This was no “milk run” trip on the B-24 Liberator bomber.
The 10-man U.S. Army air crew, which included Bob Teichgraeber of Collinsville, was on a mission with dozens of other American planes on Feb. 24, 1944, to bomb a factory where Messerschmitt 110 fighter planes were produced in Gotha, Germany.
They faced heavy flak from the ground. In the air, they faced German fighters trying to repel the bombing raid.
Teichgraeber, who served as a gunner on the plane, said they were able to drop their bombs in the daylight attack but about 10 minutes later, a German fighter shot the oxygen tanks on the B-24 and a fire broke out.
Teichgraeber and five others successfully parachuted from their burning bomber, but that was his last day of freedom for more than a year.
He survived a severe injury to his right foot that hit part of the plane when he parachuted. He survived 421 days as a prisoner of war. And he survived a forced march when his weight dropped from 135 pounds to about 90 pounds before he could escape on April 15, 1945.
Today, Teichgraeber is 100 and still lives in his own home with Rose, his wife of nearly 70 years.
He is one of about 325,000 World War II veterans who are alive today, according to an estimate from the U.S. Department of Veterans Affairs. More than 16 million Americans served in the war.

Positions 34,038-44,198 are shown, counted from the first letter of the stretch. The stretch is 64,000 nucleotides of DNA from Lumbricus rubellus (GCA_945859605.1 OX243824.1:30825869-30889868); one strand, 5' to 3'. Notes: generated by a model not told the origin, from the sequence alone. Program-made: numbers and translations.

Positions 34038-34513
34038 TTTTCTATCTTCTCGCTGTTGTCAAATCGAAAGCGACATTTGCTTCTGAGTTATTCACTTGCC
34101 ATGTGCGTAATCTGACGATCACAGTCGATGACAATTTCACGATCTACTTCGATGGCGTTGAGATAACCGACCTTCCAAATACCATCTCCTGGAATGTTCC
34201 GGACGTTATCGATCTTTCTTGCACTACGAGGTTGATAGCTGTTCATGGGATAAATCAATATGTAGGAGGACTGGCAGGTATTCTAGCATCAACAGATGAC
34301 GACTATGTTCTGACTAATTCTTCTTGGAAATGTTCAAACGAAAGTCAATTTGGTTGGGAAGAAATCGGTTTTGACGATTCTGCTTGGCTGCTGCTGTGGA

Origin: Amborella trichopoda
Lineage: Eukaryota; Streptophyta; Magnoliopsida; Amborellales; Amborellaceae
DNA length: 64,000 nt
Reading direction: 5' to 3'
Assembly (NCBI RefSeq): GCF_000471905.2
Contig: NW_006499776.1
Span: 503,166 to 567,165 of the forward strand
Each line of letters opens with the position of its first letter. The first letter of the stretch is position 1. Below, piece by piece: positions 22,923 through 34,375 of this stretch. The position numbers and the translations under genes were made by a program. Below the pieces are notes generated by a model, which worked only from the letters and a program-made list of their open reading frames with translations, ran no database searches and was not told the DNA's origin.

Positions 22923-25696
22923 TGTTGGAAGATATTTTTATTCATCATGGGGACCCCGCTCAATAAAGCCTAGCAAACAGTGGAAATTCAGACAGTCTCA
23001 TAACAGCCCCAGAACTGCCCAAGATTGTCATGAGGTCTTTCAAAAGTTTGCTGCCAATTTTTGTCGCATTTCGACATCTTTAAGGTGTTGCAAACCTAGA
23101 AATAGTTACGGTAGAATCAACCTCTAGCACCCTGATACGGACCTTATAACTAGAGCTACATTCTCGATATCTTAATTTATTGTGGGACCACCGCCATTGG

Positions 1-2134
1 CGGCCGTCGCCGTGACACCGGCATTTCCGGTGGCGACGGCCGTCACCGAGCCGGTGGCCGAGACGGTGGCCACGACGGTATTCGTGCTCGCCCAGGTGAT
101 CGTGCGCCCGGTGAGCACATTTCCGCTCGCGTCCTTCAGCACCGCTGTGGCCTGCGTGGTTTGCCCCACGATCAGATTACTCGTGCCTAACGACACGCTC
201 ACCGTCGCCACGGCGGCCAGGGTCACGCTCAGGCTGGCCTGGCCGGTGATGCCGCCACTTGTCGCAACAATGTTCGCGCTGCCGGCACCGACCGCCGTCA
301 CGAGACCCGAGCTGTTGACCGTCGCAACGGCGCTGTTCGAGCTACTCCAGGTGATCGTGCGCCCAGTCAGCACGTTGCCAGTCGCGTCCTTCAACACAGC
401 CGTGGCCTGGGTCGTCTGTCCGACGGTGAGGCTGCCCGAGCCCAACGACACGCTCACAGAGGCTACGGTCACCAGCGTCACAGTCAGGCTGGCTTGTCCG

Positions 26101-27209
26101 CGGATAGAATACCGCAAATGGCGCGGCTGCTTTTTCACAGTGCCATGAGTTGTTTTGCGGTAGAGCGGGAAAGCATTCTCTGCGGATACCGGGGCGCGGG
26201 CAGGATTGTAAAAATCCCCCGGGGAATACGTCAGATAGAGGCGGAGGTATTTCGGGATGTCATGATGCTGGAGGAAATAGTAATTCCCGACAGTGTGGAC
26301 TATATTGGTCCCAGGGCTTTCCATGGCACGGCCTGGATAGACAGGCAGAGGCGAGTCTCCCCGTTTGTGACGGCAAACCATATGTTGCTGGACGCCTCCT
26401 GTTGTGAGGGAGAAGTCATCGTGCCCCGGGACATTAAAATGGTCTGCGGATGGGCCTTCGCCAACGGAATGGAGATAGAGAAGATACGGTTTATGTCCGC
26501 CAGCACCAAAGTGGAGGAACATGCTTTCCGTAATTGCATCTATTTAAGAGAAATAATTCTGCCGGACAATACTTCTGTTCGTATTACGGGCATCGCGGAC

On this Veterans Day, Teichgraeber remembers his wounded and fallen comrades along with his fellow World War II veterans who are mostly in their 90s today.
“I’m proud to be a part of them,” he said. “They’re still living. I think Tom Brokaw said we were what the ‘Greatest Generation’ and all that good stuff. You gotta give them credit.
“I think they did a heckuva job through all these years. You’d have to say they persevered.”
Before going to England, Teichgraeber received training at Army bases in Mississippi, Texas, Colorado and Nebraska.
One of his highlights occurred in Colorado in 1943 when he saw one of his heroes, Franklin Delano Roosevelt. The 32nd president flashed a big smile and waved a white hat as his motorcade went by.
“He was kind of my pride and joy, a four-term president,” Teichgraeber said.